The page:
It seems to be it’s a strategy. Never get pinned down on anything too specific and you never have to be wrong. Hence the sprawl.
colewd, do you seriously expect people to spend 15 hours reading an “overview”? How long is the main argument? A million or two words?
As shown repeatedly, “Nothing in Evolution Makes Sense. Period.” Not natural selection, gradualism, human evolution, UCD, tree of life, etc. And just to confirm, let’s look at another one of the nonsensical concepts of “evolution”.Continue reading
As 2020 both cools down in temperature and heats up in rhetoric, here is a response to S. Joshua Swamidass’ recent book that deserves more air time given how a few evangelical Protestant theologians and apologists are expressing surprised praise at it, calling it a ‘game changer’ because of ‘genealogy’ vs. ‘genetics’. I would consider it a ‘game changer’ only in a borrowed or catch-up sense of that term, given Swamidass’ YECist+ audience. Any thoughts here on this critical review of the book by a fellow evangelical active at BioLogos?
From what I’ve read so far, I do not see that Swamidass “makes God a monster” in the book. That rather appears to be what comes from Johnson’s hermeneutics, rather than Swamidass’ intentions or expressions. BioLogos was similarly confused, and hadn’t read Kemp, much like Swamidass (that is, until he finally did). Swamidass has previously written about dungeons & suffering, which perhaps by some people may be mistaken as ‘monstrous’. It would be more appropriate and charitable to say, ‘he knows not what he does’ by opening this rift. Thus, he speaks about “what it means to be human?” as a distant (methodological) naturalist, with an important background personal concern involving local fellow YECists and activistic sociology behind the book’s publication (e.g. choice of publishing house).Continue reading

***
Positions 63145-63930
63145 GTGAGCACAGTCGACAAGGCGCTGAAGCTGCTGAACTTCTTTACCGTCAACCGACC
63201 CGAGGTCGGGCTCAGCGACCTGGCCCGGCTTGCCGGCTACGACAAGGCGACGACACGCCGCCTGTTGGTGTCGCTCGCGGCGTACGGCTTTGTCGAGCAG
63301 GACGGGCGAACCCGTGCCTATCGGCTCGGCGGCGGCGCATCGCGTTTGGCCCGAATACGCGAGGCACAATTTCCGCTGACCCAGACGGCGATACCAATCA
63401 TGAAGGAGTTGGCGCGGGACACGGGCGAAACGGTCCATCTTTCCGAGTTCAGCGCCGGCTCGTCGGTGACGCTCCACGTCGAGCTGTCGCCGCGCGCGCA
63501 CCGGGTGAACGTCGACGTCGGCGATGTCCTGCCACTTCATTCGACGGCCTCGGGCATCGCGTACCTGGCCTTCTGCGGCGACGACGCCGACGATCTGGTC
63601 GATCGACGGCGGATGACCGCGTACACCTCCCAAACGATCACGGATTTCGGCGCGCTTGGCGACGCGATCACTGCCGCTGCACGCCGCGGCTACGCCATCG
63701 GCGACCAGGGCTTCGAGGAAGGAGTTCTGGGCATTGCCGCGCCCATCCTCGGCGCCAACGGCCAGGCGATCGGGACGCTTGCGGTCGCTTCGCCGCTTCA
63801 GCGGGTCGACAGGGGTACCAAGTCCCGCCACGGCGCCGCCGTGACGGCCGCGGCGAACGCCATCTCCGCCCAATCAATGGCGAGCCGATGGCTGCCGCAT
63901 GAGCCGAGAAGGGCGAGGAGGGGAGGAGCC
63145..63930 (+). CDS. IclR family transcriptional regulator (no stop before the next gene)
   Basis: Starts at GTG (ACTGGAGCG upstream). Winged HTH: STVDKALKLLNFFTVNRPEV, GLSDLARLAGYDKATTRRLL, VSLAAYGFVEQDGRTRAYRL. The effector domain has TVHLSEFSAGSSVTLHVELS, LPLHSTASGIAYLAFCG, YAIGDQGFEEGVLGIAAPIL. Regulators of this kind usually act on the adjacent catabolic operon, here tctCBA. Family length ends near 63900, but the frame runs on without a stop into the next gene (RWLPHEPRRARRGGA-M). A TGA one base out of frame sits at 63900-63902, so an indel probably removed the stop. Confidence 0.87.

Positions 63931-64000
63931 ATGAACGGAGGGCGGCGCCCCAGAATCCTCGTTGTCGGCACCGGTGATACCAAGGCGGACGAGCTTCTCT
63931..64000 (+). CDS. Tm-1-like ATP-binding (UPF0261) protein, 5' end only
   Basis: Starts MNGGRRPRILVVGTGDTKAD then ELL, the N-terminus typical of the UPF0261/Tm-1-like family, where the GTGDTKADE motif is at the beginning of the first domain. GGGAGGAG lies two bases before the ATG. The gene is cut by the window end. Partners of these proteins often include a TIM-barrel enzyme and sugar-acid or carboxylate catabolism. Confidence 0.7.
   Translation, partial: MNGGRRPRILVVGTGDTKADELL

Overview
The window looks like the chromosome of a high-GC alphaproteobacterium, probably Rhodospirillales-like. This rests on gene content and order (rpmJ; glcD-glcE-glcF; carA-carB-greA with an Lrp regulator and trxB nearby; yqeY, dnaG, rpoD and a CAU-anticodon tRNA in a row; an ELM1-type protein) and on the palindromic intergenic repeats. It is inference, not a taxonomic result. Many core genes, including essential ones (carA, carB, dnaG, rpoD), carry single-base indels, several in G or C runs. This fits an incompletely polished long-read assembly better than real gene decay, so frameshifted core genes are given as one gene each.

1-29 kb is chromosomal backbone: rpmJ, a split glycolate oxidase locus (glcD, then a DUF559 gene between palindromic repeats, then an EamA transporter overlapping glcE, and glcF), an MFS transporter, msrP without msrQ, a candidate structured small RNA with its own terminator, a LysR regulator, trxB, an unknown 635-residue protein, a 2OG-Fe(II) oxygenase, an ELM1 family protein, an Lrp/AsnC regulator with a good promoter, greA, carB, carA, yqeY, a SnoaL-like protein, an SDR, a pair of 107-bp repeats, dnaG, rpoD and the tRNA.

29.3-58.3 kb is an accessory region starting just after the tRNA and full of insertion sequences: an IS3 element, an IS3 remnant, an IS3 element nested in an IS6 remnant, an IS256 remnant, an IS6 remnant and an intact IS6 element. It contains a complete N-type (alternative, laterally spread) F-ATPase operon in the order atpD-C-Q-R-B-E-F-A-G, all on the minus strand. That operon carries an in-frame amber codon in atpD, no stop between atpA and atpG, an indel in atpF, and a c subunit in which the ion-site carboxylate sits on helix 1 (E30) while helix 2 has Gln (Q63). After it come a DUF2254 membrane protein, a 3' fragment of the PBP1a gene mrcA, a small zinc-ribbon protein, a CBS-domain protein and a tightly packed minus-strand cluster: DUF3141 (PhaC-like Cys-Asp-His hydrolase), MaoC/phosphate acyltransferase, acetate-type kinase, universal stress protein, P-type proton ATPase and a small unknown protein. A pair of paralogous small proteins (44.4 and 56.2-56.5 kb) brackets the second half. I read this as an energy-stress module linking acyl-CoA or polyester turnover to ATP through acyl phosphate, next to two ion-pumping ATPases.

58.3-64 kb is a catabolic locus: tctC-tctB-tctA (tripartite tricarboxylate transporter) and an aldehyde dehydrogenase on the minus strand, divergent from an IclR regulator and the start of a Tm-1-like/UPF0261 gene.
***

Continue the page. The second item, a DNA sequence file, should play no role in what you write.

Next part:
To all TSZ Members and Readers!
The end of the year and the imminent arrival of the new decade made me wonder when exactly Dr Liddle set this blog up. I see it was in (or at least prior to) August, 2011. Lizzie put up her first opening post Where does information come from? here. You can tell it’s the first because the link is to “hello_world”, the example post that comes with the WordPress package. UD addicts may like to follow this link to exchanges between Lizzie and the charming Upright Biped that may have had some part in the birth of TSZ. So TSZ is well on the way to it’s first decade – a remarkable achievement considering Lizzie has not actively participated here for some years.Continue reading
It was just a matter of time before quantum mechanics were to be identified as the driving force behind DNA mutations…
“In the past, we knew DNA polymerases make mistakes during DNA replication but did not know how they do it,” said Zucai Suo, Ph.D., Ohio State professor of chemistry and biochemistry. “Now, our study provides a mechanistic sense for how the mistakes arise.”